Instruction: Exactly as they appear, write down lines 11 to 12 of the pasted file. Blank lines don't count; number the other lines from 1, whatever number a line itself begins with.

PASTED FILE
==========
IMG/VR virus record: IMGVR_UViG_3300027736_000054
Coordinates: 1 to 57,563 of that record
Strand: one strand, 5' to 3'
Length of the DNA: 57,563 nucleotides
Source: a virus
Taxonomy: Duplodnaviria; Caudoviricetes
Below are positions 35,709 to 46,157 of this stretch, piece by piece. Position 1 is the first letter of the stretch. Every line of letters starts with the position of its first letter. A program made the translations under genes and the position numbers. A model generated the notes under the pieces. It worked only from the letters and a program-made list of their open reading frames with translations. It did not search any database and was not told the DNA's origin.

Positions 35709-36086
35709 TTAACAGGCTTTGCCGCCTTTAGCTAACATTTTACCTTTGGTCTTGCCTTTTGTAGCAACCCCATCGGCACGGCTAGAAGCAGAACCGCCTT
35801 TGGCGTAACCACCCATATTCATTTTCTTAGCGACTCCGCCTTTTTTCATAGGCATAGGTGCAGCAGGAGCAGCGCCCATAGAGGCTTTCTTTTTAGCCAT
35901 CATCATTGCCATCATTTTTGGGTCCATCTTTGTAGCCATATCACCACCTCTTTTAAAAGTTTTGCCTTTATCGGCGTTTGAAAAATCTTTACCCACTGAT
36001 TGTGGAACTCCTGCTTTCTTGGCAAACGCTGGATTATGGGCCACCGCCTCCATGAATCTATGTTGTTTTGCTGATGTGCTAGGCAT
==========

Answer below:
35901 CATCATTGCCATCATTTTTGGGTCCATCTTTGTAGCCATATCACCACCTCTTTTAAAAGTTTTGCCTTTATCGGCGTTTGAAAAATCTTTACCCACTGAT
36001 TGTGGAACTCCTGCTTTCTTGGCAAACGCTGGATTATGGGCCACCGCCTCCATGAATCTATGTTGTTTTGCTGATGTGCTAGGCAT